Graduates from ADN and BSN programs both become registered nurses — RNs — upon graduating and passing the NCLEX exam. But what differences come with these degrees? And which degree path is best suited for you? Join us as we explore the ADN vs. BSN debate and see if it sets your wheels in motion.
Articles tagged with professional nursing
Many students like the idea of becoming an RN, but aren’t sure if they can justify the extra effort, time and money required when an LPN track would put them in the workforce faster. If you’re looking for some tangible reasons to go down the RN path, you’re in luck because there are plenty! We combined government data and expert insight to identify four facts that suggest this is the right route for you.
There are many paths to a rewarding nursing career, though different paths can offer different experiences and their own set of benefits. Here, learn about an associate degree in nursing (ADN) and why it’s the right choice for you!
Your passion for your own children (or any baby you pass by in the supermarket, for that matter) is drawing you toward a career in neonatal nursing. But it takes more than a love of infants to succeed in this specialty. We gathered the facts about this rewarding position so you can decide if it's the right choice for you.
Before you venture into a new career, see what those who’ve gone before you have to say about what nursing is really like. Here are some of the hot topics our panel of pros want you to know about.
You need to know how to become a registered nurse (RN) so you can decide which path would work best for you. This guide will help you figure out each step along the way so you can earn your degree and get that RN career you’re seeking.
Typically, the results of personality or career aptitude tests should be taken with a grain of salt. But, Rasmussen College graduate Patrick Joyce can look back on the results of an aptitude test he took while attending school to become a police officer as a clear sign of his true calling. According to the test results Joyce's top occupational suggestion was nursing, while police officer was around fifth.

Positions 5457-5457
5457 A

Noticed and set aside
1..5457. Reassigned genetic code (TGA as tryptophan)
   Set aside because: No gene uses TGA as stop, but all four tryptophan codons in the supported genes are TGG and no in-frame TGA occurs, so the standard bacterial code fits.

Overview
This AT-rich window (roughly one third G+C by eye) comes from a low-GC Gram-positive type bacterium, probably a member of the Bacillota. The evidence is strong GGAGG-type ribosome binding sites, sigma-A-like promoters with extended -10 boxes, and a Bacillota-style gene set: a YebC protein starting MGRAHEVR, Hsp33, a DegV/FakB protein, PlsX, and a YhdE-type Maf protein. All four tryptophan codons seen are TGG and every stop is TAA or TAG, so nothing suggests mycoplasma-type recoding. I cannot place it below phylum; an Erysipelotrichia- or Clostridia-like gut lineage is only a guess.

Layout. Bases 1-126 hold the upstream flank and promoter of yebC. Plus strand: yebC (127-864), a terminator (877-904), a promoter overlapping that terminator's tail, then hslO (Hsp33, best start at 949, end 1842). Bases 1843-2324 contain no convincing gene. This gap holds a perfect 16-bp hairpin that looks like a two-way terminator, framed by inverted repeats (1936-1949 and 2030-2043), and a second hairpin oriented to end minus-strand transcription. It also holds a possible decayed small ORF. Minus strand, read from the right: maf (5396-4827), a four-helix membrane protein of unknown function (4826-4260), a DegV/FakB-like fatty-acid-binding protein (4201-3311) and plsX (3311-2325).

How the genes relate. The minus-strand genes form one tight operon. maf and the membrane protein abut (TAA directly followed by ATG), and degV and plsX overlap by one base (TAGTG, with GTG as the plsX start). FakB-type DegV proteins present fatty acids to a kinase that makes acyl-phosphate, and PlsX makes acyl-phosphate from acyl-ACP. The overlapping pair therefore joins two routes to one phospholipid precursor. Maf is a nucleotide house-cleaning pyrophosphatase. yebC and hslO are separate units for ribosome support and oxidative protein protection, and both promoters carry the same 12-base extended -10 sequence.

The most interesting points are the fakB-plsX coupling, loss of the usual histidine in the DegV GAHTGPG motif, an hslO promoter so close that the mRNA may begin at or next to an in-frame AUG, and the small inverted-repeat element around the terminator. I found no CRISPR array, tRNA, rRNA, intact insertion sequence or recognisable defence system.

Green Bay, Wis., professional nursing student Dana Hainer is more than ready to start her nursing career. She enrolled in nursing school years ago but received a last-minute phone call that would dramatically change the course of her life. The adoption agency she'd been working with for months was calling to tell her that her application was approved and that she could adopt her first child. "I chose to pursue the adoption and put my career on hold," Hainer says. "Little did I know it'd be a long stretch before I could get back to it."
Knowing that job opportunities for RNs will continue to grow is essential so you can have confidence in your career choice. But it's always helpful to know the why behind such statistics. So, why is the demand for RNs increasing faster than the demand for other healthcare careers? Here are four reasons.
The variety of jobs in healthcare may seem like a dream at first - there are so many options for those who take school seriously and want to have a successful, fulfilling career. What if, for example, you know you don't want to be a doctor, but you still want to have hands-on patient care, work closely with doctors and spend your days helping the sick and injured? Numerous job titles fit the bill, but for now, let's just focus on: registered nurse (RN) versus physician assistant (PA).